WASHINGTON - An Army special forces soldier was killed yesterday during a firefight in eastern Afghanistan near the Pakistan border, the first member of the U.S. military to die from hostile fire in the 3-month-old conflict, defense officials said.

A CIA officer, who was among those accompanying the special forces soldiers, was wounded by the small-arms fire but is expected to survive, officials said.

No other U.S. personnel were hurt, officials said.

The casualties were a reminder that U.S. forces in Afghanistan still face grave dangers despite the defeat of the Taliban regime and intensive attacks on the al-Qaida terrorist network.

Some Pentagon officials say the hazards might be even greater now because U.S. soldiers are trying to root out the final few enemy holdouts, who can more easily conceal themselves.

The dead soldier was identified as Sgt. 1st Class Nathan Ross Chapman, 31, of San Antonio, Texas. He was based at Fort Lewis, Washington, with the 1st Special Forces Group.

Army Gen. Tommy R. Franks, commander of the military operation in Afghanistan, said the soldier was part of a team working with Afghan tribes around Gardeyz-Khowst, where some members of the al-Qaida network fled after the U.S. bombardment of the mountainous Tora Bora area to the north.

The Army special forces, also known as Green Berets, have in some cases been working with CIA officers and Afghan fighters to gather intelligence.

"There was an exchange of small-arms fire," Franks said at a news conference in Tampa, Fla., where the U.S. Central Command is based.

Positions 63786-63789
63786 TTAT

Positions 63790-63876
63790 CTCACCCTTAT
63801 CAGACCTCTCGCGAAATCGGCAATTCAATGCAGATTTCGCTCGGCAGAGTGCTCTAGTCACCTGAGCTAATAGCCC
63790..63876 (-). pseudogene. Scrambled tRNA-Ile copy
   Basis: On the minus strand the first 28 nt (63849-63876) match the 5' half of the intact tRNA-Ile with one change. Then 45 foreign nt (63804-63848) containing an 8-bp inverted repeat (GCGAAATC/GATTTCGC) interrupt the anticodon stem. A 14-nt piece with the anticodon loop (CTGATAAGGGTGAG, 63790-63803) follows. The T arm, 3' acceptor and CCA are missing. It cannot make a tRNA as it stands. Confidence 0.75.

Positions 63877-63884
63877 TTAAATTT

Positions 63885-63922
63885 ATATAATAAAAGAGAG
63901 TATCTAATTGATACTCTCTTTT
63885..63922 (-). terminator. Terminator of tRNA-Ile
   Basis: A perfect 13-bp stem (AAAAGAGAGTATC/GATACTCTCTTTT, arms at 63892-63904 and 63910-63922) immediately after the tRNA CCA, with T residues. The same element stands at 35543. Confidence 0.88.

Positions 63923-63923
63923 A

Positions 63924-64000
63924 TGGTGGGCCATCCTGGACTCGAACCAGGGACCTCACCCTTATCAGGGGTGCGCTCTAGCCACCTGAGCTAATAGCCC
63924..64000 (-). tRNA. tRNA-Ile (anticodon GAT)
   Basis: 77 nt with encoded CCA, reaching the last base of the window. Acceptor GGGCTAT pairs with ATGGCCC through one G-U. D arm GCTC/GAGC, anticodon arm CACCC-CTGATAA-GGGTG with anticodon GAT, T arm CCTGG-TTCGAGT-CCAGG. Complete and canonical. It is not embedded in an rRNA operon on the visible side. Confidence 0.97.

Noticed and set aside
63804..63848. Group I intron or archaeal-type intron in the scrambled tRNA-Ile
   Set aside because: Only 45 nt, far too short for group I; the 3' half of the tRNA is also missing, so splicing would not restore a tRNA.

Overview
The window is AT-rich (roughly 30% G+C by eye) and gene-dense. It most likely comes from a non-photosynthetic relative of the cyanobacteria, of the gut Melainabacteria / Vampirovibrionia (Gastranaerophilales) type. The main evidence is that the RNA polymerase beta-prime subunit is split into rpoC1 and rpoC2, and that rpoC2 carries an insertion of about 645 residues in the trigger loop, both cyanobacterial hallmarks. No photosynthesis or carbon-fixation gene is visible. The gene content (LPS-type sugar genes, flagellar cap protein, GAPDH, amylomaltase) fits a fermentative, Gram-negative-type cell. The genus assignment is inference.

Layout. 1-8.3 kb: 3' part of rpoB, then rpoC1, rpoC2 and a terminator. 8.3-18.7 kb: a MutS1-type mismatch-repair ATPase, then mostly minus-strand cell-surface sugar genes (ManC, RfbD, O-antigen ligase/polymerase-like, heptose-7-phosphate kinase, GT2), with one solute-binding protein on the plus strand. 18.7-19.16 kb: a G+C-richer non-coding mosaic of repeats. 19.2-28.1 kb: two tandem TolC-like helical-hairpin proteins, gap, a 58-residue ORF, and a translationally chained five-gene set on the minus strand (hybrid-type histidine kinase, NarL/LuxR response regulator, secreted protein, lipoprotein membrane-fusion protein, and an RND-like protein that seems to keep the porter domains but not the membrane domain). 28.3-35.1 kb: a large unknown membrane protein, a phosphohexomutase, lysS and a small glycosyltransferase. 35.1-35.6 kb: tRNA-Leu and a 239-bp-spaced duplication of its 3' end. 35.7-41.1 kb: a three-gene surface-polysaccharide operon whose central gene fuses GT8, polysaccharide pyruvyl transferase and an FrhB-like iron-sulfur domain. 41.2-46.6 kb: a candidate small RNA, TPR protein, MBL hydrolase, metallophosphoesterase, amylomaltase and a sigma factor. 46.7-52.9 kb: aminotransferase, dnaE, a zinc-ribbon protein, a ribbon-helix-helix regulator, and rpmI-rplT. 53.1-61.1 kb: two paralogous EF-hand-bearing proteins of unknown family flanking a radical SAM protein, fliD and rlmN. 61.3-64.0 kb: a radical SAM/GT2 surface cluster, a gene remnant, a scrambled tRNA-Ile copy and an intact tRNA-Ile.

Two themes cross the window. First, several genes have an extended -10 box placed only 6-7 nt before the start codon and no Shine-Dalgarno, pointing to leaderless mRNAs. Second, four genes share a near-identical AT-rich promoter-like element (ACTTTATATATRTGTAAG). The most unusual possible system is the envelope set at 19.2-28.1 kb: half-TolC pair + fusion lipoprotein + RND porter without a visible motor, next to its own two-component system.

"This American serviceman was doing his job. He was out for the purpose of working with and coordinating with tribal leaders in that area."

"Much very dangerous work remains to be done," Franks said, noting that soldiers and Afghan fighters will continue to hunt down the remaining pockets of al-Qaida terrorists and Taliban fighters.

"I am thankful every day that we have not lost more people than we have lost in this fight.

"But I will tell you, in each case when we have lost someone, I think it touches our command and touches all of us very deeply."

The killing of the soldier comes after the deaths of three other Green Berets, who were hit by friendly fire Dec. 5 after they called in a U.S. airstrike and the bomb fell too close to their position outside the southern city of Kandahar.

In addition, Johnny Micheal Spann, a CIA officer, was killed in November during a prison uprising outside the northern city of Mazar-e Sharif.

Meeting with tribal leaders

In the latest incident, Rear Adm. Craig R. Quigley, a Pentagon spokesman, said "a small number" of U.S. soldiers were finishing a meeting with local tribal leaders to "develop a closer working relationship," one of the prime roles of the U.S. special forces in Afghanistan.

Just after the meeting ended, the soldiers and the Afghan fighters came under small-arms fire.

The soldier died of his wounds as he was being evacuated by helicopter to a medical facility outside Afghanistan, Quigley said.